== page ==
This might pass as a fact in such academic circles, but it fails to explain why so few of our neighbors bother to put out those pale-green bags that our commune has designated as Compost Bags, for all the organic waste.
Might it be because these neighbors are composting in their backyards? I did some careful field work, without trespassing on anyone’s property, and I can confidently report that there is a dearth of compost bins (or composting activities) in this street filled with millionaires and almost millionaires. Which means that most of the organic waste generated by our neighbors is sent to the incinerators.
You’ve heard people say how most of the world’s environmental problems are caused by over-consumption and waste in rich industrial societies – well, here’s exhibit seventeen for you. Near-zero composting in a rich suburb.
The gardens here are a similar story. Our neighbors have unfortunately forgotten the old adage, that one that says that there is no waste in Nature. And this is why armies of mowers descend on our street every day of the week. Armed with chainsaws that whine all throughout the morning and into the afternoon, these mowers haul off all the green rubbish that our neighbors have no idea what to do with.
Ten million years of evolution haven’t quite prepared the resident owl for all this noise, but who cares about owls and their habitats in an educated millionaires’ suburb?
This is exhibit eighteen for all those people who blame the world’s environmental problems on the birth rates of the poor.
Exhibit nineteen is my next door neighbor, a lady who often sits in her driveway with her Mercedes engine idling, waiting for her iPhone battery to recharge or doing something I quite can’t comprehend.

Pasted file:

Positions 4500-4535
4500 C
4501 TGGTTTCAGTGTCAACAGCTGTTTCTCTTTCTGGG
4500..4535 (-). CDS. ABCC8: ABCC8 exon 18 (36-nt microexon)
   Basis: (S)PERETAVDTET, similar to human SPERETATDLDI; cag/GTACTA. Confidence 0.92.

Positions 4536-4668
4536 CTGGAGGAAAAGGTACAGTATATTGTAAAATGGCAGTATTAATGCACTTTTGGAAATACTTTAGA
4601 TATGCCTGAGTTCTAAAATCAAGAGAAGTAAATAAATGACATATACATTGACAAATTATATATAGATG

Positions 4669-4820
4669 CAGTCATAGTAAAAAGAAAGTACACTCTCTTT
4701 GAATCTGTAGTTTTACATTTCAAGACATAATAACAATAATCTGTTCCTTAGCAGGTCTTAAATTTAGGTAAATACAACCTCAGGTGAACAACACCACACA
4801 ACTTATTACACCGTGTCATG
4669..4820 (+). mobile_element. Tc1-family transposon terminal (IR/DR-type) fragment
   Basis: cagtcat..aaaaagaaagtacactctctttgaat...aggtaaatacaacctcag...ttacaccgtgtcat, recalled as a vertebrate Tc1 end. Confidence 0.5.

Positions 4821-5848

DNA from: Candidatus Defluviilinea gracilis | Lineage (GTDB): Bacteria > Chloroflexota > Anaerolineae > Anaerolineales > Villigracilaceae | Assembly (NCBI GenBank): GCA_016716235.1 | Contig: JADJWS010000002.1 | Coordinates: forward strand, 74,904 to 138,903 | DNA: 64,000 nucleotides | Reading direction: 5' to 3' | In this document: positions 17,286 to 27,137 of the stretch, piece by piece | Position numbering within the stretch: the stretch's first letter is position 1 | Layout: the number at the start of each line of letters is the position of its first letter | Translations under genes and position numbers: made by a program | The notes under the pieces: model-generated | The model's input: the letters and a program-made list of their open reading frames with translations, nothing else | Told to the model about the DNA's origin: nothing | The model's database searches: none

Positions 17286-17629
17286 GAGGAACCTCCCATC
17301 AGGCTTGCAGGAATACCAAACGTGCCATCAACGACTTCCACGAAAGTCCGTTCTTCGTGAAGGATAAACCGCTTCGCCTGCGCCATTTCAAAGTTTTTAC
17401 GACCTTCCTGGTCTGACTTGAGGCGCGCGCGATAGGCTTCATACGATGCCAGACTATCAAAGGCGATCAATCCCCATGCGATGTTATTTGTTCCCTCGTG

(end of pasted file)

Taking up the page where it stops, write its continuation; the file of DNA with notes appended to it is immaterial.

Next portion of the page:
There’s more: I was out seed hunting the other day when it dawned on me that all the gardens on this street are self-contained units that bare no ecological relation to each other or the surrounding forest. No one here has taken the time to open a crawl space for the lonesome fox or the curious hedgehog. Creatures that have as much a right as we do to eke out a living in this wondrous and difficult planet.
We have abused our rights to property and privacy and parceled up complex habitats into absurd Lilliputian fiefdoms that are essentially ecological dead-ends. Places bought and sold without anyone asking what type of soil the garden has.
This last exhibit is so damning to our cause, that it’s hard to see how anyone in the ‘developing’ rural world might be expected to take any of our economic, technological or commercial hubris seriously.
As for fruit trees, I’ve counted a grand total of two on this street, one of them abandoned. Indeed, why should a wealthy suburbanite grow anything in his garden when he can spend his time lecturing foreigners about land use?
I could go on, but then the city dwellers reading this might start getting their airs of superiority vis-à-vis their suburban friends. For, I must admit, I’ve met more composters and re-wilders and card-carrying tree-huggers in the wilds of the city than I ever will in the complacent Belgian suburbs, which are probably no different from the suburbs in the rest of the ‘developed’ world.
As for my family and me, to paraphrase an old book, our work on the Bumble Bee Empire continues.